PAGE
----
Madam Walker Legacy Center, 617 Indiana Ave, Indianapolis, IN 46202
108-110 W 136th St, New York, NY 10030
80 Edgecombe Ave, New York, NY 10030
Villa Lewaro, Irvington, NY 10533
Woodlawn Cemetery Bronx, Bronx County, New York, USA
A'Lelia Walker (June 6, 1885 – August 17, 1931) was an American businesswoman and patron of the arts. She was the only surviving child of Madam C.J. Walker, popularly credited as being the first self-made woman millionaire in the United States and one of the first African American millionaires.
A'Lelia Walker was born Lelia McWilliams in Vicksburg, Mississippi, in 1885, the daughter of Moses McWilliams and the woman later known as Madam C. J. Walker. Her father died when she was 2. Her mother later married Charles Joseph Walker, a newspaper advertising salesman, and became an independent hairdresser and retailer of cosmetic creams. A'Lelia grew up in St. Louis, Missouri and attended Knoxville College in Tennessee before entering the family business.
A'Lelia Walker became president of her mother's company in 1919 and remained in that position until her death in August 1931. She initiated a number of marketing campaigns to promote the company—including a competition among prominent ministers for a Trip to the Holy Land in 1924—and remained the face of the Walker Company after her mother's death, but the day-to-day operation was overseen by Attorney F. B. Ransom and factory manager Alice Kelly at the Indianapolis headquarters. During the 1920s, A'Lelia Walker immersed herself in Harlem's dynamic social life as a patron of the arts and hostess of some of the eras most notable social gatherings.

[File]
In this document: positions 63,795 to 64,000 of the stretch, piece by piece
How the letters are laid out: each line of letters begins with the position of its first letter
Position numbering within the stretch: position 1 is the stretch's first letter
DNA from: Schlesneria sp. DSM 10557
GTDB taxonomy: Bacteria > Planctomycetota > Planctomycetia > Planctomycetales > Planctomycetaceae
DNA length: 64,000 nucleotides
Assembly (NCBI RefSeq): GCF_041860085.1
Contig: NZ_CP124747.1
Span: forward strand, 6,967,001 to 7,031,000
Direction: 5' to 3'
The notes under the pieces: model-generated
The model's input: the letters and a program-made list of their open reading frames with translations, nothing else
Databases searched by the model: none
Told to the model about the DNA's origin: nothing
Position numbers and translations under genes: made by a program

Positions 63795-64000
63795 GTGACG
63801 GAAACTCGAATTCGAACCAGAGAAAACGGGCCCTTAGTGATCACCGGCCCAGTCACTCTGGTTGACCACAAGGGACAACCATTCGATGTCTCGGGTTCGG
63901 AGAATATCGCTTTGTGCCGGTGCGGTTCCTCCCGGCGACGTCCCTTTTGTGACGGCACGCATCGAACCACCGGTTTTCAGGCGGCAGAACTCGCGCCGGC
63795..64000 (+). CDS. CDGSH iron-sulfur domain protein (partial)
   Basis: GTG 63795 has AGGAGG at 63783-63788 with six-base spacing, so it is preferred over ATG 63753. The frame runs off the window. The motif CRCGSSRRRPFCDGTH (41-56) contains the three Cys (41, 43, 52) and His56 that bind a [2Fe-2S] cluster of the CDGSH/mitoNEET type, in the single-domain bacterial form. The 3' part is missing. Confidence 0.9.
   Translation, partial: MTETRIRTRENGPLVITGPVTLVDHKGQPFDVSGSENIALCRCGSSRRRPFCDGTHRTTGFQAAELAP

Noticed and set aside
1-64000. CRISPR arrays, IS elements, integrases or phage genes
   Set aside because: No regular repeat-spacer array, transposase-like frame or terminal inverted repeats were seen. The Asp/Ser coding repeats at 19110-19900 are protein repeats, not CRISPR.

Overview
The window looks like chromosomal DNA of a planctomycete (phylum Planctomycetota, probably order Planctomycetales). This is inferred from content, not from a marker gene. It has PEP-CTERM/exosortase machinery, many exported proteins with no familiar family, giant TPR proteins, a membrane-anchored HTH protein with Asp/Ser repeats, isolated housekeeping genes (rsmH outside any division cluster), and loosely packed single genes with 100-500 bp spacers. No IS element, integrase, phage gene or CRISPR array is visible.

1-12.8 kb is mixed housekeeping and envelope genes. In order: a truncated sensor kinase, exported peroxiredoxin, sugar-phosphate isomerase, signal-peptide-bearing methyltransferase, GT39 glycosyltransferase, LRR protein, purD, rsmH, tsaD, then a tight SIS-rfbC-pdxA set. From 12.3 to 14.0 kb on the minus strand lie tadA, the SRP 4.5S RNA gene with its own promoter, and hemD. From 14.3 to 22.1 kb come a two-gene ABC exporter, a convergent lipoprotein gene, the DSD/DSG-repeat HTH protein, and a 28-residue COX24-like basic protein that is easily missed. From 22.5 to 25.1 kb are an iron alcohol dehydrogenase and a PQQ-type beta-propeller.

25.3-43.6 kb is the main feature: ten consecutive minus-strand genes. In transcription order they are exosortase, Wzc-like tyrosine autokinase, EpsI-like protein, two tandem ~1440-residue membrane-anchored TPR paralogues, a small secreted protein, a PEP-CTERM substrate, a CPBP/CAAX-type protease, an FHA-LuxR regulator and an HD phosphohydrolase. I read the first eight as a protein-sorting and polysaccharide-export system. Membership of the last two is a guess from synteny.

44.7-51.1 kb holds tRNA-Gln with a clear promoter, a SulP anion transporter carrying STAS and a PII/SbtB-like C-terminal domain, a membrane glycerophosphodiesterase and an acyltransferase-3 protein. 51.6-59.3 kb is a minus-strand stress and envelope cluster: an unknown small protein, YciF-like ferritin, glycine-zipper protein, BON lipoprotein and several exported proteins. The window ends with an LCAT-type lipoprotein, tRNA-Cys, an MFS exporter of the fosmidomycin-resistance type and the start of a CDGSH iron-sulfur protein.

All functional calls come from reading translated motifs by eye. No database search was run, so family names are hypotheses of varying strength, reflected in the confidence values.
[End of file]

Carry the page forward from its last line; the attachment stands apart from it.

Walker Company sales began to suffer in 1929, with the beginning of the Great Depression. Increased expenses associated with a new million dollar headquarters and manufacturing facility opened in late 1927 in Indianapolis, Indiana, placed additional financial pressure on the operation and A'Lelia was forced to sell a great deal of her valuable art and antiques.
A'Leila Walker, c1930 (Berenice Abbott)
Her adopted daughter Mae Walker was president of the company from 1931 until her death in 1945. Mae's daughter, A'Lelia Mae Perry Bundles (1928–1976), succeeded her mother as president of the company. Today the company's building is known as the Madam Walker Theatre Center and is a National Historic Landmark.